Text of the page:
Step 1: Design & planning. I sketched some ideas and Nick made them prettier. We walked out some rough dimensions in the garden then finalized a list of needed lumber and hardware. Oops: we're in Korea, so things like "12-foot 4x4s" all needed to be re-calculated into metric. *Sigh.*
Step 2: Lumber: We scavenged enough good 2x4s from discarded benches on campus (hooray!) so we could take those off the list of things to buy. We then drove to the lumberyard and wandered around a bit (even though we maybe kind of knew Korean store owners are not fans of that American behavior -- hey, remember Little House on the Prairie? The customer would give the clerk a list of desired supplies and then waited for the items to be fetched. Pretty much like that here, too.) Before we got accosted (I mean, waited on), I took great pleasure in now being able to read some of the Korean signs (오크 -- pronounced oh-kuh-- means oak!). When Lumber Guy saw my design sketch he said "나무" (nah-moo), which literally means "tree." (I had secretly hoped he'd say "wood" because Koreans drop the initial "w" so it's pronounced "ood." Which cracks me up every single time for no very good reason, but I think of the effect on that old tongue-twister: "How much ood ood a oodchuck chuck if a oodchuck could chuck ood?" See? It's funny. And it's the same with words like "woman" and "wool." But it's not a Korean issue with "w" per se - the word "wow" is typically pronounced "wah!," which also cracks us up. And while we're way, way off track, we noticed a restaurant today called "Sushi Wa" which means "Raw Fish Wow." Is that a great name or what?)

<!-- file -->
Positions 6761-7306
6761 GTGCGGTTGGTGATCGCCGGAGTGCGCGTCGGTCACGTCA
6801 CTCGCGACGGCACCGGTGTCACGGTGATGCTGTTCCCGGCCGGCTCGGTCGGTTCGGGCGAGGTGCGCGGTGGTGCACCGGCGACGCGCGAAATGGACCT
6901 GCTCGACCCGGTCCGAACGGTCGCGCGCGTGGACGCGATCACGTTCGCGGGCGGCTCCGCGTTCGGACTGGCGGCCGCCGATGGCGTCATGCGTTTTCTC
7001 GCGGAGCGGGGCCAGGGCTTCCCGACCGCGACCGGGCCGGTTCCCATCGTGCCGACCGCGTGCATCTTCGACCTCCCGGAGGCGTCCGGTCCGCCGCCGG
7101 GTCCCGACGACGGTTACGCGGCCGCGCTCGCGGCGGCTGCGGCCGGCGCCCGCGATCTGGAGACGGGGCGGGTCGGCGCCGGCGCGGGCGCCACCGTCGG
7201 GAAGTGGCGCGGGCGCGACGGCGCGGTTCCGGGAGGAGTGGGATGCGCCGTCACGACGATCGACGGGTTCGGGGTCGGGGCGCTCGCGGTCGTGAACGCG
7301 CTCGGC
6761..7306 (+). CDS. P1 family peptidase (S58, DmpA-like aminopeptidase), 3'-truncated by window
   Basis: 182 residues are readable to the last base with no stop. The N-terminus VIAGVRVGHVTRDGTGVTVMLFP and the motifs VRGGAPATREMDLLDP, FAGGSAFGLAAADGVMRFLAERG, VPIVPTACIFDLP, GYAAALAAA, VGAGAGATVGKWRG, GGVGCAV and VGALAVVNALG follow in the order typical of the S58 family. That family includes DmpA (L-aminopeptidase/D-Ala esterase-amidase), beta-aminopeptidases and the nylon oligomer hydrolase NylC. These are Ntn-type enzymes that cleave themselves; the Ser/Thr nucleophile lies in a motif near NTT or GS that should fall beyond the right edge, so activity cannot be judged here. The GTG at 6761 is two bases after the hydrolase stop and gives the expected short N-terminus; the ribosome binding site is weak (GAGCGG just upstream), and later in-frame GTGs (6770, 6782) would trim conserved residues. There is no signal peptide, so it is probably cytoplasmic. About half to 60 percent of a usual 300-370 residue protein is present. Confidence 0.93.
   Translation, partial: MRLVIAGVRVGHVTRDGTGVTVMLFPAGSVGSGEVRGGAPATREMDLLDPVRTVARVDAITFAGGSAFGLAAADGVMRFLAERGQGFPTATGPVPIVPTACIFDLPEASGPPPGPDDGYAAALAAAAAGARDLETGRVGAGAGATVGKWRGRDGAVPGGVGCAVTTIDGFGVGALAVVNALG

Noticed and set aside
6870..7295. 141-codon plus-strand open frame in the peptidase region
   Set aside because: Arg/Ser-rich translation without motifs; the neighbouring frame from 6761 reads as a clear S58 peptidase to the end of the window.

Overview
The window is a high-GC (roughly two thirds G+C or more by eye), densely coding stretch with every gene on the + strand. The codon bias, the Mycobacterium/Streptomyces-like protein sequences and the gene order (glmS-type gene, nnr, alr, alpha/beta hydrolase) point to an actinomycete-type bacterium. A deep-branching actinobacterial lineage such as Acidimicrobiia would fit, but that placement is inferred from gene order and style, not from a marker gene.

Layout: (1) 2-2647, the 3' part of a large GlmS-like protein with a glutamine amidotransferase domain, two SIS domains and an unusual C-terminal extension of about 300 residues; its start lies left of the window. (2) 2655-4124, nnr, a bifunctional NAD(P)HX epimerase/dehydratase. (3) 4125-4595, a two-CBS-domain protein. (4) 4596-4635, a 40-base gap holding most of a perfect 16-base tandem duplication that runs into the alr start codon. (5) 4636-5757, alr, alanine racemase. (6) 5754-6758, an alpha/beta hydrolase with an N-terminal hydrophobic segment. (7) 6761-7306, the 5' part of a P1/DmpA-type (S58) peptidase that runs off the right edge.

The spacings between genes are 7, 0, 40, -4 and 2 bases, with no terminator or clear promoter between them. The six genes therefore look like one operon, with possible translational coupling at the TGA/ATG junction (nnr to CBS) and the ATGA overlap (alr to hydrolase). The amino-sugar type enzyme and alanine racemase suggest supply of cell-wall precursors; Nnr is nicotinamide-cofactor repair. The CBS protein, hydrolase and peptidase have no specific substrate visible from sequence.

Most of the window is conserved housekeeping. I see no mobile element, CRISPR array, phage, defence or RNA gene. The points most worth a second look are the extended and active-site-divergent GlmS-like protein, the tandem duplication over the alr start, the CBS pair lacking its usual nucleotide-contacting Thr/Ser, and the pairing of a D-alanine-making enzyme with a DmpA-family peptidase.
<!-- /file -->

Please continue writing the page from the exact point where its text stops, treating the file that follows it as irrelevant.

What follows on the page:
|Secret pic of Lumber Guy; our lumberyard (across from Hanaro Mart); Nick reverse-engineering the ood tie-downs.|
|Awesome Torque Screw vs. what we can get in Korea.|
Step 4: Lunch. No good project is complete without (a) regular refreshments. Twenty years ago (ok, 5 years ago) I would have also said "no good project is complete without...(b) a trip to the hospital," but I'm now far wiser about announcing my pessimistic safety forecast and Nick is less accident-prone. (Ok, to be completely fair, WE are less accident-prone. I showed my mangled index finger to a young neighbor girl today, who wondered if our circular saw was a toy. Ah, no. Stand back, child).
|(photo source: http://eatwithnat.com/)|
|Nick measures; salvaged benches; Nick's students recruited to |
put said benches in the van; tools at the ready.
Step 6: Friendly Advice. What I did not mention yet was the significant amount of neighborly commentary, advice, warnings and dire prophecies offered by folks passing through our project. I love my neighbors (especially the Korean who saw me working and sent her husband straightaway to help), but this scenario was not quite the private Husband-Wife Project Day I had initially envisioned. We're not in Kansas anymore - why do I keep forgetting that?
Step 7: Where were we? Oh yes, back to the garden. We put in the posts, made supports and did lots of measuring and leveling, then Elisabeth and I filled the 3' deep holes with rocks and beach sand, using plenty of water to cement it all in there. Tracey and Alex wandered by and got seduced into helping with measuring, leveling, and general encouragement via stories of various Australian characters (besides themselves).
|Elisabeth packing the ground around the corner posts; a documented family project; |
Tracey & Alex Banks lending their assorted assistance